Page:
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Anand Mahindra was eyeing Satyam much before the scam broke out

Anand Mahindra was eyeing Satyam much before the scam broke out

Anand Mahindra was eyeing Satyam much before the scam broke out
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By Latha Venkatesh  Jan 24, 2023 8:51:11 PM IST (Published)

Anand Mahindra had been eyeing Satyam Computers Ltd long before March of 2009 when a government nominated board called for bids to sell the beleaguered company, he revealed at the release of a book on the turnaround of the company, Tech Phoenix: Satyam’s 100-Day Turnaround.

Anand Mahindra had been eyeing Satyam Computers Ltd long before March of 2009 when a government nominated board called for bids to sell the beleaguered company. Anand Mahindra revealed this last week at a function to launch an interesting book on the turnaround of Satyam. The book titled “Tech Phoenix: Satyam’s 100-Day Turnaround” is authored by TN Manoharan, a former chairman of ICAI, who was one of the 6 members in the committee appointed to rescue Satyam after its promoter Ramalinga Raju announced that he had cooked the books.

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“I used to worry that although Mahindra British Telecom was one of the first technology companies started in 1986, others like Infosys had raced past us,” the Mahindra group chairman said speaking at the book launch. “So I discussed with Vineet Nayar (MD of Tech Mahindra) and we both agreed that Satyam would be a great fit for us because there are no overlapping businesses.”
Anand Mahindra said he wrote to Ramalinga Raju sometime in the early 2000s and even went over to meet him to ask if he was interested in a possible merger. “Raju merely answered ‘yes’ to all my questions, but he never got back on my proposal,” Mahindra said, adding that he realised only after the confession that Raju couldn’t reply because he couldn’t show Satyam’s books to anyone.
Satyam Computers, the once iconic infotech company that rivalled the likes of Infosys and Wipro, was on the verge of implosion when on January 7, 2009, its promoter and managing director Ramalinga Raju confessed in a letter to the exchanges that the financial accounts were vastly overstated.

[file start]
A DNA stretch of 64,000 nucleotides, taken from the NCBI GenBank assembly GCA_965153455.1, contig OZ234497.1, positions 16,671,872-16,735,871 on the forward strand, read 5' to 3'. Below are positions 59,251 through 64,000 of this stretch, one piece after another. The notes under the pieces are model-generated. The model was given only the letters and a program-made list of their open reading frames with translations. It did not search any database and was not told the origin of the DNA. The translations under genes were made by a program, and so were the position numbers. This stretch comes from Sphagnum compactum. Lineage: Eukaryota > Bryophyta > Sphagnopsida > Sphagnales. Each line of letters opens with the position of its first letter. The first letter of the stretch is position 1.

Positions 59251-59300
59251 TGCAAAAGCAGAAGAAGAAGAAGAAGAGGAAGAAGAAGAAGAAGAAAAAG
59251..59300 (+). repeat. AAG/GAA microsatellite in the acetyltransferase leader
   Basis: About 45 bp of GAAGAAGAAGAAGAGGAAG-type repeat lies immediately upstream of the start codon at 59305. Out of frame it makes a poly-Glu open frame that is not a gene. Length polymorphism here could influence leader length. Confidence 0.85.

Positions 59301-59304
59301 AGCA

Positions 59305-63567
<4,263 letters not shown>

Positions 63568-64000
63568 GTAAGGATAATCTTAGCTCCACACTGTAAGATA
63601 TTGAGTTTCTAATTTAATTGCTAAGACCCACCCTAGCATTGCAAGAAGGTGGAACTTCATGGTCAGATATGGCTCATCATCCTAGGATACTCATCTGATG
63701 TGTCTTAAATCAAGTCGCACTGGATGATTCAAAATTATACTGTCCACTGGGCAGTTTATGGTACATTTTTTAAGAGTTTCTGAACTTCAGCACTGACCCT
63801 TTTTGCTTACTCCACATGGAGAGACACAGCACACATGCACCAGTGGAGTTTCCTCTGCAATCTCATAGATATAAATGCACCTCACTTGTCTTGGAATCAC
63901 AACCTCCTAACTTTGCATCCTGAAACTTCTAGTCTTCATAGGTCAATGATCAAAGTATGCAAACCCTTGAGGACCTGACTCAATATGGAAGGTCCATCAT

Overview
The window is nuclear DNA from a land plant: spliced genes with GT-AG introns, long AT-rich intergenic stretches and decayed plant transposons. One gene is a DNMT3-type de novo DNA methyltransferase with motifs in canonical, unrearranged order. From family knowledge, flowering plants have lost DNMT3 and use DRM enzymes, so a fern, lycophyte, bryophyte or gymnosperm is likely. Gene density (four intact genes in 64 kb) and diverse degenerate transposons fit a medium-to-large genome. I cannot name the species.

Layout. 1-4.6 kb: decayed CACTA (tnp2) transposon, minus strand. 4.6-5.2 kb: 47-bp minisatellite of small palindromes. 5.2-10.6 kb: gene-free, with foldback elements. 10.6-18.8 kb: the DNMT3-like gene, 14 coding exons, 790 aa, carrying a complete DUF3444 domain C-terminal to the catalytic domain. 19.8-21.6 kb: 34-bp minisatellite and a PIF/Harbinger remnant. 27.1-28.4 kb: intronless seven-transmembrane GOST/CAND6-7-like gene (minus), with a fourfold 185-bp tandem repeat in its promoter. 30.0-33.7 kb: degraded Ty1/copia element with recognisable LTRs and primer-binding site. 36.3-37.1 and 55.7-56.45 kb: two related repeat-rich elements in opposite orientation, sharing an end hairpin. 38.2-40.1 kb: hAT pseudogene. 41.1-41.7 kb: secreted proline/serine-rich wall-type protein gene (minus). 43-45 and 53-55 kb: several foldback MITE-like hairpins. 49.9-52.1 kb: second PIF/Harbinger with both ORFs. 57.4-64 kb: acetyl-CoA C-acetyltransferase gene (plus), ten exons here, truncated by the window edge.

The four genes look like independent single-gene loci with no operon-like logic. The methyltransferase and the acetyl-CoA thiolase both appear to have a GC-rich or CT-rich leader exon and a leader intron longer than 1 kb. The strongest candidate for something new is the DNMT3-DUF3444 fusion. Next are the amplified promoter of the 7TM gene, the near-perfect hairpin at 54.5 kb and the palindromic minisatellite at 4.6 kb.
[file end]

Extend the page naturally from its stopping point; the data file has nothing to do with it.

The government quickly moved in, fearing an international loss of confidence in India’s widely respected infotech sector. It appointed Deepak Parekh, former Nasscom Chairman Kiran Karnik, former SEBI ED C Achuthan, management guru Tarun Das, Manoharan and LIC executive Balakrishna Mainik to assess the company and rescue it, if possible, by finding a new owner.
The book authored by Manoharan along with fellow CA and academic Pattabhi Ram, racily recounts the 100 days from January 7, 2009 when Raju confessed to April 16, 2009, when the sale of Satyam to Tech Mahindra, the highest bidder was finally signed off.
It has interesting details like the decision of all the nominated members to work for free, their fear that they too could be implicated for decisions taken and their latent worry about what they would do if no company came forward to buy Satyam.
The CII held an event on January 20 to launch the book along with a panel discussion on the book by Anand Mahindra, Shikha Sharma, journalist Tamal Bandopadhyay and the two authors. Yours truly moderated the discussion.
The high point of the discussion was the precious trivia that Anand Mahindra narrated, as his group prepared to bid for Satyam, an idea they were pursuing even before the scam came to light. “We were very keen to win the bid,” he said “but we didn’t want to sound too eager.” So, on the day of putting in the bids, Vineet Nayar checked into Hotel President, where the bids would be opened, but didn’t come down or allow himself to be seen, lest rival companies realise how keen they were to get Satyam, Mahindra said.
Among other interesting points made by the panelists was the role of auditors and independent directors. Author Pattabhi Ram defended the auditing profession saying that auditors cannot approach a company with the assumption that every number is a big lie. Mahindra agreed but pointed out that the profession needs to draw out some lessons by way of red flags that can give auditors some hint when all is not right about the numbers.
Mahindra and Shikha Sharma also said that independent directors should probably be in touch with the ecosystem of the companies whose boards they sit on, and develop a smell for any fishy goings-on.
The book itself is almost un-put-downable, once you start, especially for those of us who covered the Satyam saga day after day, headline after headline. It’s a must read for journos, auditors, finance aficionados and indeed anyone curious to learn how a private-public partnership can be forged to save what would certainly have been a disaster for India’s tech sector, the country’s forex reserves and for the thousands of young employees of Satyam, but for the prompt good sense of the government of the day and the integrity and intelligence of the individuals who were hand-picked to save Satyam.
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